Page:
Dear Dr. ©:
In old movies, the newsboys (newsyoungpersons now?) are always standing in the street (don’t their parents know that they could be hit by a horsecart?) yelling, “Extree! Extree! Read All About It!” and waving some yellow rag in the air. I remember hearing that facts in news stories can’t be copyrighted, but that some news is protected by the law. On occasion, I read a news article on the Internet and I’d like others in my company to know about it. I could just forward the link, but then they’d have to click on it, and by the time they got around to it, the link might have changed. Can I just send the article to my friends, or is that somehow illegal?
Fit to be Printed
You are, of course, referring to the so-called “hot news” doctrine. This legal rule, created by judges, is not a part of the copyright act (17 U.S.C. §101 et seq.) but rather, is a rule of “equity”. This means that courts have the power to redress unfair situations even though the law does not expressly provide a remedy. When a news organization invests the “sweat of the brow” (give me a break, judges talked like that back then) then another person will not be allowed a “free ride” (they had steam trains and hobos, too, so they said things like this) by republishing what it took so much work to gather in the first place. This doctrine was first expressed in International News Service v. Associated Press, 248 U.S. 215 (1918). In that case, the Supreme Court said that although members of the public could repeat news items, competing wire services could not, at least until the “commercial value as news…has passed away” (old news is, I guess, “olds”.)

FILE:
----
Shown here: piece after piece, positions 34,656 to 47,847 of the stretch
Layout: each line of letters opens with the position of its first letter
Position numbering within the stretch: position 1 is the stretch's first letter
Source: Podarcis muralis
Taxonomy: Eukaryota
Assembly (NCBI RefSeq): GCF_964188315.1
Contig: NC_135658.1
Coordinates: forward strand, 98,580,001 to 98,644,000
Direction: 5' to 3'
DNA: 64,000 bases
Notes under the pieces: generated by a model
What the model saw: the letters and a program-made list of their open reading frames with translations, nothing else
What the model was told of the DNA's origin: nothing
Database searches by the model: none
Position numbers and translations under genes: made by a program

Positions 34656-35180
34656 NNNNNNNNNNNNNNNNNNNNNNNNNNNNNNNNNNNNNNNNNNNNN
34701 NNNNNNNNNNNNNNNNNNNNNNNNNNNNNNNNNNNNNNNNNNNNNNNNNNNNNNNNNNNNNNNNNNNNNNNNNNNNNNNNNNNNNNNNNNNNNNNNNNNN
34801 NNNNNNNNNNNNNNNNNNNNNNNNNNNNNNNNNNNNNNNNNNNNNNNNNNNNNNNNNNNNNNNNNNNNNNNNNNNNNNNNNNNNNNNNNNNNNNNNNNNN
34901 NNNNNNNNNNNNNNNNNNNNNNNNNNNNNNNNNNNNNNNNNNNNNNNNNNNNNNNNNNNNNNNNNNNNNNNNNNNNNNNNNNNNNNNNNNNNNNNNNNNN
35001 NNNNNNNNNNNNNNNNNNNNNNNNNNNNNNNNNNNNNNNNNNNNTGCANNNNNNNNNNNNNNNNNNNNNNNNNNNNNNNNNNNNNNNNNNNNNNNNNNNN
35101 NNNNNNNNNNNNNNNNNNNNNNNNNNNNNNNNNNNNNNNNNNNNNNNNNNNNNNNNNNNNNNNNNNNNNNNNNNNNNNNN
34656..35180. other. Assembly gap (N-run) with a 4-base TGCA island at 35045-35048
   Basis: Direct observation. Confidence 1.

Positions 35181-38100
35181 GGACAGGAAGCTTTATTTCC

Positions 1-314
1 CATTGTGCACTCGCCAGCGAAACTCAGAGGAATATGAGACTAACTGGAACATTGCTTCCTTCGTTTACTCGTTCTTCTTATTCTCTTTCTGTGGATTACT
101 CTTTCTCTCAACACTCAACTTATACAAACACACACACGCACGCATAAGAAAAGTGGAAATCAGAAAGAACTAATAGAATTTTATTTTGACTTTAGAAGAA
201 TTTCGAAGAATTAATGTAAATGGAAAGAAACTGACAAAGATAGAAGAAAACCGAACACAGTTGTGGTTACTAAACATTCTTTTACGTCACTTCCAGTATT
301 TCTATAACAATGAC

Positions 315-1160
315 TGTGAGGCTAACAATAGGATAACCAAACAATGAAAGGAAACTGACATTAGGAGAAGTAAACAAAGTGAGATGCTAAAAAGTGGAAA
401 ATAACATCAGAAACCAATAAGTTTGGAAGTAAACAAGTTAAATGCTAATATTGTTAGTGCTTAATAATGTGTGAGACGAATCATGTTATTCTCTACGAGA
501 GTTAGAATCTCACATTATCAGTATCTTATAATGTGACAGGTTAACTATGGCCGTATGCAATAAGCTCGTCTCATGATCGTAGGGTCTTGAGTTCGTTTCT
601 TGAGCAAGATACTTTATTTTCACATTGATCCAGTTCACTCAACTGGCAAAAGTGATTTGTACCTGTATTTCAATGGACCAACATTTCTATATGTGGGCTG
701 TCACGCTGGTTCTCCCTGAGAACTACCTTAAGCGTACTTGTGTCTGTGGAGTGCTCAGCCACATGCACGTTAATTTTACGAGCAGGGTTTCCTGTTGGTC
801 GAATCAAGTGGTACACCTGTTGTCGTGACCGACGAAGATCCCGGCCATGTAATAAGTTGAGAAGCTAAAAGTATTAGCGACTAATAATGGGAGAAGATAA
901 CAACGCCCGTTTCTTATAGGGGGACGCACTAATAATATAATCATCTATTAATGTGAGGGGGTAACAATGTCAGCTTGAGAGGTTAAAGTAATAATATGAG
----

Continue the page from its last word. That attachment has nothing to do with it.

This doctrine has been adopted in a number of states, but New York (where lots of publishing goes on) is the leader. In National Basketball Assoc. v. Motorola, 105 F.3d 841 (2d Cir. 1996) the Court said that hot news is protectable if it is gathered at some cost, is time-sensitive, that the second user competes with the gatherer, and if the free-riding reduces the incentive of the gatherer to produce the news or to maintain its quality.
Recently, in Barclay’s Capital v. TheFlyOnTheWall.com, a New York court indicated that to protect its hot news, the originator might have to prove that it actively “policed” its content, by going after those who republished it. The court seemed to think that it may not be fair for the original publisher to be able to sue some users of its product, while winking at others. This is the first time that the concept of policing, which is common in trademark cases, has been used in a hot news context.
And so, dear Fit, you have your answer: As long as you’re not in business competing with those from whom you copy your hot news, you’re free to republish. Should you go into business, it may be a different story, and the “Doc” looks forward to hearing from you when you get sued.
— Lawrence A Husick, Esq.